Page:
of 300. This road was partially opened by Mr. Jason GOULD in 1850 and, in 1851, the whole traffic for the Upper Ottawa was along this route. Formerly, these supplies were transported up the Ottawa in bark canoes, a distance of 60 miles including portages. By means of Mr. GOULD's road, the distance is shortened nearly one-half of time, distance and expense. Besides, it has opened up a large tract of government land, at present in a wild state, but which, it is hoped, will soon be in the hands of energetic settlers.
    The general soil of this township is sandy loam with a subsoil of clay. Portions of it is broken by rocks and swamps. Limestone is plentiful in most parts and, where sufficient depth of earth can be obtained, the soil is good and it is in general well watered by creeks and living springs. It may be said to be productive and, where farmers have adopted a good system, the returns are very good.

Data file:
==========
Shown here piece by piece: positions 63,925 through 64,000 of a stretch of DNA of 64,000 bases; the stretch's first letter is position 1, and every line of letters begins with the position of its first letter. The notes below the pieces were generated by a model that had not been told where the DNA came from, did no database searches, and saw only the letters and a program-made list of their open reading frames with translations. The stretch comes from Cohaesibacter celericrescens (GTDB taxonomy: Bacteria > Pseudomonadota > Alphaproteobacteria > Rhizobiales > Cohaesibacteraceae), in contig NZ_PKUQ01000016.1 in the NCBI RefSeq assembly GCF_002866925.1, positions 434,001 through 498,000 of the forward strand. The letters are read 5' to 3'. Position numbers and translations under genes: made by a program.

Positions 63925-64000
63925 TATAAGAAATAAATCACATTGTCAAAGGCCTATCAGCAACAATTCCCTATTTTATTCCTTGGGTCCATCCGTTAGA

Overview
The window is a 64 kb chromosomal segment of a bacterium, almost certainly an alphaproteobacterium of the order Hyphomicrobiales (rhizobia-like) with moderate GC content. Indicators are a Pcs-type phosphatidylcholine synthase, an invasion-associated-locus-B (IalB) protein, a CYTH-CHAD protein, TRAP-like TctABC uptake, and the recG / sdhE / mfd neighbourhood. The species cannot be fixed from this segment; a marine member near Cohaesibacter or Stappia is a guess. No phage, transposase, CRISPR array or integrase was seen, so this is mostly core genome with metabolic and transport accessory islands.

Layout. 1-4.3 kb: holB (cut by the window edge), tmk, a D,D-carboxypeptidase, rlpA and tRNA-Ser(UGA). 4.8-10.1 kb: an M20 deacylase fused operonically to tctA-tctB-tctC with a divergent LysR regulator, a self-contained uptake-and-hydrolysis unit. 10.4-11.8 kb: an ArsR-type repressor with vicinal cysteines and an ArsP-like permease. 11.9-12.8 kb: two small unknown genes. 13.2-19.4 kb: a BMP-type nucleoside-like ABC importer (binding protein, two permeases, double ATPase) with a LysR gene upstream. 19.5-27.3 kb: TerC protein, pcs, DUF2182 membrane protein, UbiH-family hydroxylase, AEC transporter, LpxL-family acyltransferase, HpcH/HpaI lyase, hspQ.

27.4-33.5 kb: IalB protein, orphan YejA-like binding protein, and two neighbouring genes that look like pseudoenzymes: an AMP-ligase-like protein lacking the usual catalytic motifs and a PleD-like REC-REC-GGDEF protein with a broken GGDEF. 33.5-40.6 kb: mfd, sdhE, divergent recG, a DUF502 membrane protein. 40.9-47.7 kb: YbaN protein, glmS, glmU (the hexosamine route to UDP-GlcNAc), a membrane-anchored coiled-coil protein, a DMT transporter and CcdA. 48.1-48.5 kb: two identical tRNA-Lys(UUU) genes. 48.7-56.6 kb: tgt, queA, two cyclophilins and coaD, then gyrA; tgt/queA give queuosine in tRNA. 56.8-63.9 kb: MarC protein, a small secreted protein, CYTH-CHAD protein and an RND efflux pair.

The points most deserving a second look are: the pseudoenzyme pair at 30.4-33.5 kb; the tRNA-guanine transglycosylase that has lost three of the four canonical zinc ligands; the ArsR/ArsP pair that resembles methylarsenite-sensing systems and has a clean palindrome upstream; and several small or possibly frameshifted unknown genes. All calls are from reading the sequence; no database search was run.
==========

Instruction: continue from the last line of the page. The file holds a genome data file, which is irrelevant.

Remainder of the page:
Horned cattle and sheep are fast increasing in numbers and, during the last three or four years, an evident improvement in the breed through the exertions of a few farmers of more enterprise than their more easy neighbours.
    Houses are also fast rising both in numbers and quality. There is still a great part of the township unoccupied and perhaps many lots as good as those already under cultivation there can be bought from government at 41 Pd per acre.
    The air is salubrious and the inhabitants healthy, perhaps as much as in any township in Canada.
    And for the beauty of scenery, the Ottawa opposite this township can vie with any part of that fine river in diversity of scene, in wood and water, in picturesque lakes, islands and bays. And in the interior of the township near Renfrew Village, the view from the mountain called Kinnack is one of the most extensive and sublime that can be obtained in Canada West.